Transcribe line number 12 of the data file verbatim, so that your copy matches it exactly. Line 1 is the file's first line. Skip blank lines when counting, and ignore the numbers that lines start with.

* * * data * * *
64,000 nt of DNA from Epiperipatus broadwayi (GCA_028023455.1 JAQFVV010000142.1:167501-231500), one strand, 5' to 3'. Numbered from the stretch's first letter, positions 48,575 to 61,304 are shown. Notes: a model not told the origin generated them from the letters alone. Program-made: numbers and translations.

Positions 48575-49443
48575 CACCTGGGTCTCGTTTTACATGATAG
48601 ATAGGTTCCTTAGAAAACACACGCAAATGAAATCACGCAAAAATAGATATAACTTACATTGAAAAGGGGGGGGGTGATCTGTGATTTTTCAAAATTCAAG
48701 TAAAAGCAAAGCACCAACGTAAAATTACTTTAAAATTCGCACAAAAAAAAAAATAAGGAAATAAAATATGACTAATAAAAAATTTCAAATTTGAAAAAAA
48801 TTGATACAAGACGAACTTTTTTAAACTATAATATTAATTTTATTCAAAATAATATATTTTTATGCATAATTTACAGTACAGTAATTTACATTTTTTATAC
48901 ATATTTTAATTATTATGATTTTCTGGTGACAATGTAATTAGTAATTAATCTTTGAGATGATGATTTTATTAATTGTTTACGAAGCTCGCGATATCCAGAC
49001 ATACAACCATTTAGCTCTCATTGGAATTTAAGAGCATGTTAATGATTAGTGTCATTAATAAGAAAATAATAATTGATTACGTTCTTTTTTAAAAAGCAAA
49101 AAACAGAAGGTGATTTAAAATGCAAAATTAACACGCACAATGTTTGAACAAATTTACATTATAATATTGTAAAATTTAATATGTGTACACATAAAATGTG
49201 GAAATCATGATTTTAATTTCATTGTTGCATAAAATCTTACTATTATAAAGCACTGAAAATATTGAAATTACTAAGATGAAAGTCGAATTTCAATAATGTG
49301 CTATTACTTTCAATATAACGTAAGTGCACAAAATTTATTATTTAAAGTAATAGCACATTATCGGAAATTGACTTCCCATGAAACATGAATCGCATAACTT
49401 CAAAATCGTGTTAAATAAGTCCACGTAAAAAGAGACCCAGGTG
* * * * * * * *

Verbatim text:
49401 CAAAATCGTGTTAAATAAGTCCACGTAAAAAGAGACCCAGGTG